McDonagh, who won an Oscar for his short film Six Shooter in 2006, directed two features prior to his current breakthrough, In Bruges (2008) and Seven Psychopaths (2012). If you haven’t seen any of those, or his theater work, chances are you were whipsawed by his combination of jet-black humor and violence, with the addition of some off-kilter (and offputting) social content. Primed to love it, I didn’t really buy it, finding it more of a mess than anything. But it’s a hot mess, to be sure.
Hangmen is chillier. It also has the slightly stale air of leftovers. McDonagh’s assaults on theatrical propriety were continuous in the mid-90s, when he burst on the scene with The Beauty Queen on Leenane, a play that shocked and delighted me on Broadway twenty years ago and still packed a punch last year, when it was revived at the Brooklyn Academy of Music. Subsequent productions like A Skull in Connemara, The Lieutenant of Inishmore, and The Pillowman confirmed his immense talent for provocation, with the latter play (rooted not in his native Ireland but in a nameless totalitarian state) and The Cripple of Inishmaan allowing in some sentiment. After a pause, however, the U.S.-set Behanding was missing more than an appendage, with a particularly flat and irritating consideration of American racism. (This remains tin-eared in Three Billboards, with Rockwell again delivering the diatribes, with more ease this time minus a live audience; you could feel him flinching at the crude race-baiting during the show.) Hangmen is a reset, almost cozy in its return to the early, funny, horrible ones, to paraphrase the description of Woody Allen’s formative career in his austere Stardust Memories.
The show’s curtain raiser is typical McDonagh. Harry (Mark Addy), the second-greatest hangman in England, is having no end of difficulty dispatching Hennessy (Gilles Geary), who protests his innocence. Syd (Reece Shearsmith), his feckless assistant, isn’t much help, telling the condemned to stay calm and just go with the flow of his execution. Blusteringly, amusingly, the deed is done, under suspect circumstances. Black out.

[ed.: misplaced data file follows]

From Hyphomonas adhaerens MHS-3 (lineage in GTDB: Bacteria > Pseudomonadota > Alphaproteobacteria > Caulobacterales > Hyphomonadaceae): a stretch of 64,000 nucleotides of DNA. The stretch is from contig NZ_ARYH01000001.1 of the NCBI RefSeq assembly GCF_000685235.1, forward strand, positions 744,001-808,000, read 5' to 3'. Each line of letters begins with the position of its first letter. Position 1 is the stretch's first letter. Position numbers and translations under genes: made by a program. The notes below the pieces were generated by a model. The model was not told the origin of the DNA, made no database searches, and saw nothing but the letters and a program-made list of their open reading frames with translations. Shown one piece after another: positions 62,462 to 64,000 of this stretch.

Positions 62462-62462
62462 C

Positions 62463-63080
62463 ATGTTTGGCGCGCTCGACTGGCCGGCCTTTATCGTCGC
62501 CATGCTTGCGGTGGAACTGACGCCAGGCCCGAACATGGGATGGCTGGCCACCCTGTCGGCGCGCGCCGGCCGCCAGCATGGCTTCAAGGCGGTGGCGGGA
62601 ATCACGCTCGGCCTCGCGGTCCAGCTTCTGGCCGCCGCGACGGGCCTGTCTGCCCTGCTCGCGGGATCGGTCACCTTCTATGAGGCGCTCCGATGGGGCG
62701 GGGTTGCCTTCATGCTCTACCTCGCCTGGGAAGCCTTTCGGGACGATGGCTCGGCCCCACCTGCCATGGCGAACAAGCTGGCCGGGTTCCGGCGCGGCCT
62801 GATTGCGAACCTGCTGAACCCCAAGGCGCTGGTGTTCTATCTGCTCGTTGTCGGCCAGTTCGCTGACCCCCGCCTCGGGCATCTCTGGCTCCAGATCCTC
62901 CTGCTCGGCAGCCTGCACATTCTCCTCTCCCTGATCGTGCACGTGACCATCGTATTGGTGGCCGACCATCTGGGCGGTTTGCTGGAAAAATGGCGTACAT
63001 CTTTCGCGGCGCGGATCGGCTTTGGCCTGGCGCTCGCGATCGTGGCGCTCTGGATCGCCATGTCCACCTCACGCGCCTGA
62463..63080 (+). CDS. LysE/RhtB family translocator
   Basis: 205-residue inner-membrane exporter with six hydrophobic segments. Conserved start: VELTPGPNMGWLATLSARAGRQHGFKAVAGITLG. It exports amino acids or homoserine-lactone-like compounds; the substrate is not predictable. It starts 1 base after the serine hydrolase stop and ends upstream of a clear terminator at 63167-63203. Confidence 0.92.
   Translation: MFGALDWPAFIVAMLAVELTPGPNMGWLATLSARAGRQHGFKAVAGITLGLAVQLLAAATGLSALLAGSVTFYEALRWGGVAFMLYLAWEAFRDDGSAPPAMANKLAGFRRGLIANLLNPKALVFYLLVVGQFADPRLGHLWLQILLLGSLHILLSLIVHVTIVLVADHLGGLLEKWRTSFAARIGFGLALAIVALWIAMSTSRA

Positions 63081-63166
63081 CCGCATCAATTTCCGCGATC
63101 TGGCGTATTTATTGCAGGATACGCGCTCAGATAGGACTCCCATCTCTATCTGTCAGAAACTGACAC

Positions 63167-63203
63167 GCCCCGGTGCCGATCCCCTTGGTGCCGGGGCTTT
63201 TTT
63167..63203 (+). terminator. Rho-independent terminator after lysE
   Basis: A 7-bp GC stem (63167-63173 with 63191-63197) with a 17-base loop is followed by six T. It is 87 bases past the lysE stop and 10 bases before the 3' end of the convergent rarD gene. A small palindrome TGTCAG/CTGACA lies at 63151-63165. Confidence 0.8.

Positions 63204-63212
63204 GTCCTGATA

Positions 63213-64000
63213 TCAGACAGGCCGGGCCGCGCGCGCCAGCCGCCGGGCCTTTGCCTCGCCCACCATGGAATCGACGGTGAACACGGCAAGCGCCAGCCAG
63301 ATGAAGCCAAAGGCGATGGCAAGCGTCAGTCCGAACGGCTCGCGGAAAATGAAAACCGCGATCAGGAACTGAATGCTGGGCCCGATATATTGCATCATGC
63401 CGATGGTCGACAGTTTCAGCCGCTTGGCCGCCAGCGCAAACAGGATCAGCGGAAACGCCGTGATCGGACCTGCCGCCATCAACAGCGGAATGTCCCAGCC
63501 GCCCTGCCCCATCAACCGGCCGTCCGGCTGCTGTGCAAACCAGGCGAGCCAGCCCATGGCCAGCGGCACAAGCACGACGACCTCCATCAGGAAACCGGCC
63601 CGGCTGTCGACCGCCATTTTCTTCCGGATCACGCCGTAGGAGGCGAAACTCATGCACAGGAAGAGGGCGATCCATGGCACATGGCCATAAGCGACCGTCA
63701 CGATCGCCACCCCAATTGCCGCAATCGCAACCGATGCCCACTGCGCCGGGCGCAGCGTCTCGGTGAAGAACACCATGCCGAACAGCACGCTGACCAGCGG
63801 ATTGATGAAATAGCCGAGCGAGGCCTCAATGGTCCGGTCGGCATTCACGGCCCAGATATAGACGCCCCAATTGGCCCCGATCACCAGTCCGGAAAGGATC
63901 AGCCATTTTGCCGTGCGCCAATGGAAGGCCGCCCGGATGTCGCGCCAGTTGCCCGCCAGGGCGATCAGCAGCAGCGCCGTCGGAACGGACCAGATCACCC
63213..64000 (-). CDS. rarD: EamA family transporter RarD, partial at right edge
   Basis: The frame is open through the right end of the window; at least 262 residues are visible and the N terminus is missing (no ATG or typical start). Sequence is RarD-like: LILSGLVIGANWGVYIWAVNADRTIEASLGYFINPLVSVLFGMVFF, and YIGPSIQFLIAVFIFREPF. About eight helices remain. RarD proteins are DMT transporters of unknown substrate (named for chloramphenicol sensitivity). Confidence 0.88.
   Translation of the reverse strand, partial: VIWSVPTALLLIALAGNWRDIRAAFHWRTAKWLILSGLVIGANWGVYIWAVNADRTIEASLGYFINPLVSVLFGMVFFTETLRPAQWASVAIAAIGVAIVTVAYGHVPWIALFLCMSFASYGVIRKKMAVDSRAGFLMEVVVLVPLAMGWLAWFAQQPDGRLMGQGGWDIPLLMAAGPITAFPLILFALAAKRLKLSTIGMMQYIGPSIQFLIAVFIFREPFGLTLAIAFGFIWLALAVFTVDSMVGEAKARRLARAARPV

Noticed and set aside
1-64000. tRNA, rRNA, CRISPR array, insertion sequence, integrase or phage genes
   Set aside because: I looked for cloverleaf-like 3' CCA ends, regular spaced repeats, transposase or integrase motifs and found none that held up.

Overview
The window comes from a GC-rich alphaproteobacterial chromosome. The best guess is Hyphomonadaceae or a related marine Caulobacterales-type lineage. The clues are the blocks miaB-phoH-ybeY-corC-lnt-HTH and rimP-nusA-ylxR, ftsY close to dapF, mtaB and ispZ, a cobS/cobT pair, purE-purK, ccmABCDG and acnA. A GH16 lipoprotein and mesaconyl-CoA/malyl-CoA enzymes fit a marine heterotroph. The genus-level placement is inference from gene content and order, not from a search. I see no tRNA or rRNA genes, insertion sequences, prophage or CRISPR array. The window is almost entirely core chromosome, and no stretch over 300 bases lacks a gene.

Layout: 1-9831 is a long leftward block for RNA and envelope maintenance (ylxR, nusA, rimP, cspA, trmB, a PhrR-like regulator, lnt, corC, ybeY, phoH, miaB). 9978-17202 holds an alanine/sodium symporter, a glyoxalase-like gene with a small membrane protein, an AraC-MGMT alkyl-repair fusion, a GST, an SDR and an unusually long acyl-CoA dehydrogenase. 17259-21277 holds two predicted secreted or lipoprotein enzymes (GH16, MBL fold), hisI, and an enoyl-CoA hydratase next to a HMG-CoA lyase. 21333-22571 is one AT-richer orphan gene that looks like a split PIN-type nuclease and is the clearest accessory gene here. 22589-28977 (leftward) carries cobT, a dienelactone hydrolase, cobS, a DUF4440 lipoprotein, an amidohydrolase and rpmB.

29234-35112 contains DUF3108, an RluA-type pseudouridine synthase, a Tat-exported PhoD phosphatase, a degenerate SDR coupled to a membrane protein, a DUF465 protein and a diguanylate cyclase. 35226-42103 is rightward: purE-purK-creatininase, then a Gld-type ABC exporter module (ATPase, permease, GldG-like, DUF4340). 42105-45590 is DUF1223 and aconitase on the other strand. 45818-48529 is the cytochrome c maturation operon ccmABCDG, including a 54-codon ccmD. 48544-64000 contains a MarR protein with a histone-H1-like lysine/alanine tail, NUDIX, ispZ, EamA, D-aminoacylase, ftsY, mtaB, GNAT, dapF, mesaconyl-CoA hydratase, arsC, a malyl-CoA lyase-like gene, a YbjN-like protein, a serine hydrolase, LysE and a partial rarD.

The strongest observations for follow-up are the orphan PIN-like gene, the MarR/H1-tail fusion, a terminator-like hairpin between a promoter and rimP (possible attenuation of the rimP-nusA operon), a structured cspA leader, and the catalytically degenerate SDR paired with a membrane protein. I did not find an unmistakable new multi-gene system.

Three years later Harry, out of work with the abolition of capital punishment, is running the greatest hangman-owned bar in England–err, actually, the second-greatest hangman-owned bar in England, after a rival establishment opened by the more noted Albert Pierrepoint (an actual person, played by Timothy Spall in a 2005 biopic). Pierrepoint was known for his discretion regarding his trade, but Harry, nagged at by his insecurity, holds forth with a local newspaperman at his pub, a miscalculation for numerous reasons. Not least of these is the mysterious appearance of Mooney (Johnny Flynn), an attractively louche Londoner who flirts with Harry’s wife and teenage daughter, neither terribly happy with their lot in life–and hints at knowing something about the Hennessy affair. The rest proceeds according to schedule, McDonagh-style–there’s a disappearance, a bait-and-switch, and an outrageously over-the-top resolution. Director Matthew Dunster doles out the shocks proficiently, on a pub set (by Anna Fleischle) redolent of ale and cigarettes. (The show’s humor is almost upstaged by a placard warning that real peanuts are used onstage, as if they might jump into an allergic audience member’s mouth.)
Other than the Laurel and Hardy byplay between Harry (Addy is almost unrecognizable from his role in The Full Monty) and stuttering Syd, who reenters the show, there’s nothing terribly fresh or bracing about Hangmen, which would count as a promising debut if so much Tony-level work hadn’t preceded it. (It may transfer to Broadway next season, giving him a potential fifth shot at the award.) The rage that stoked his creative fire, burning unevenly at the cinema, is banked. Hangmen doesn’t swing.